EdX Looking to Partner in Middle East, Offer Arabic Language Courses

With the aim of increasing its popularity and improve its services to more students, online education provider edX is looking to partner with several educational institutions in the UAE and the Middle East to host Arabic-language courses within the next six months, according to its chief executive.

The courses of the non-profit website, founded by Harvard University and the Massachusetts Institute of Technology in May of last year, are freely available online. Anant Agarwal, the chief executive of edX says that the translation to other languages will help reach many students.

“There are a lot of students taking courses on our platform already in this region, so there’s a lot of interest in translating our platform and being able to offer courses in Arabic,” he said.

He said an announcement was likely within the next six months, but he declined to say which institutions were likely to participate.

EdX is a United States-based online education platform that offers 85 online courses from 29 universities on an open source platform that can be hosted by other organizations. EdX has about 1.5 million students, and learners from nearly every country have enrolled in edX’s courses, according to Agarwal. He added that edX planned to offer 1,000 courses over the next three years.

According to John Everington of Abu Dhabi Media’s The National, edX said the French ministry of higher education would use its platform to launch a national massive open online course (MOOC) initiative and blended learning portal for French-speaking students. A week later, the foundation said a consortium of Chinese universities had selected its platform to power the country’s largest online learning portal XuetangX. According to Mr. Anant, the adoption of technology by educational institutions had until recently lagged behind their counterparts in other sectors such as media.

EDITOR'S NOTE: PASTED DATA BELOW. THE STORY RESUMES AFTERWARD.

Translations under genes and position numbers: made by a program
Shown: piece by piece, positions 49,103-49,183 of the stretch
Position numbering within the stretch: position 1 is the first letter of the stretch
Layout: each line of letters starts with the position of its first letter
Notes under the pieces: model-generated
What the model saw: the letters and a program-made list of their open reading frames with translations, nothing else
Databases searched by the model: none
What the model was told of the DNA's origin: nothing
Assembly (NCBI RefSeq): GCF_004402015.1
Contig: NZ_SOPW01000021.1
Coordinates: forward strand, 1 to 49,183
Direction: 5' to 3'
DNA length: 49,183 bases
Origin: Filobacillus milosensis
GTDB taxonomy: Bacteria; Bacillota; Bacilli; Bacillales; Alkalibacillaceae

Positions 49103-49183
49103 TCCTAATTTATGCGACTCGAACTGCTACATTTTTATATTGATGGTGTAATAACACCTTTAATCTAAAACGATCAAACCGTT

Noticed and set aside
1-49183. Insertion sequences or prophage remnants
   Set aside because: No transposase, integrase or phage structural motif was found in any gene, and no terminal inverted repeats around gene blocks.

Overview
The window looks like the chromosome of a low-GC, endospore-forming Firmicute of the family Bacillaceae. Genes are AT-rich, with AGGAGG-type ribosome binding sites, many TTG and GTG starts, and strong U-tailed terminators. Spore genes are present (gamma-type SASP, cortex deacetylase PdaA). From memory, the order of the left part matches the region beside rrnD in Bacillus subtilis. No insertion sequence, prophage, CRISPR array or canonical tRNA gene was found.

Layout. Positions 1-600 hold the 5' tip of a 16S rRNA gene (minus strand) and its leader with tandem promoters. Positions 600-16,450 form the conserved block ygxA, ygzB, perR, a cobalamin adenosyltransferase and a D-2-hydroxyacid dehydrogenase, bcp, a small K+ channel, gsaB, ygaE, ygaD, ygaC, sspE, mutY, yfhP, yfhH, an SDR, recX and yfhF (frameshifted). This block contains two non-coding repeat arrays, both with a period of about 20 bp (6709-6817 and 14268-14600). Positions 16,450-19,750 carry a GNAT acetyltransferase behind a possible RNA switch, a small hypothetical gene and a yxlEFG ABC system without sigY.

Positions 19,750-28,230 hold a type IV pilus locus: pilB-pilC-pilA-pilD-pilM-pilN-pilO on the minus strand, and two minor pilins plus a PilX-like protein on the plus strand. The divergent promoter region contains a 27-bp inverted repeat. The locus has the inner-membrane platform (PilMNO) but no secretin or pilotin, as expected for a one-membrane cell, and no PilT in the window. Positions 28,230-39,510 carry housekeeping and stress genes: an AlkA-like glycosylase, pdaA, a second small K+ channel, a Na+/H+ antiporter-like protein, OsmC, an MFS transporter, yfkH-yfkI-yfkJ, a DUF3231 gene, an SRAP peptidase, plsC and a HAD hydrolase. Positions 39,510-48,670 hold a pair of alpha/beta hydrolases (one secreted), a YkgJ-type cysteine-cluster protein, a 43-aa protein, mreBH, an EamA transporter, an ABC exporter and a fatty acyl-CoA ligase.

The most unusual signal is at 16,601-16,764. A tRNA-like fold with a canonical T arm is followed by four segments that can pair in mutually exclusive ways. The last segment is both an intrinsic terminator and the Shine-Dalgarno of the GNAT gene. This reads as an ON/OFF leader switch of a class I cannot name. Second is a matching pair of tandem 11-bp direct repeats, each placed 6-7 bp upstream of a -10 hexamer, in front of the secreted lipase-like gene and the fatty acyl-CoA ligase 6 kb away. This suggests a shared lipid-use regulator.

“Textbooks were the last major innovation in the realm of education, but since then not much has happened,” he said. “If you look at media, the delivery of news is nothing like it was 40 years ago. But until recently the delivery of education was nearly identical to what it had been 40 or 100 years ago.”

By integrating online courses into their curricula, educational institutions in the Middle East have much to gain.

“Whether it’s at university level or secondary level, it will really be transformative. Those that are able to adopt it quickly can really get a leg up on those that don’t move fast enough,” he said.

Additionally, Agarwal observed that far from being a threat to traditional universities, online course material could be integrated within existing programs to improve results.

“It’s not going to displace campus any time soon, there’s a magic on campus. But we’re working with the campuses to augment their learning offering, to make it even better,” he said.

 

Wednesday
10 30, 2013
Print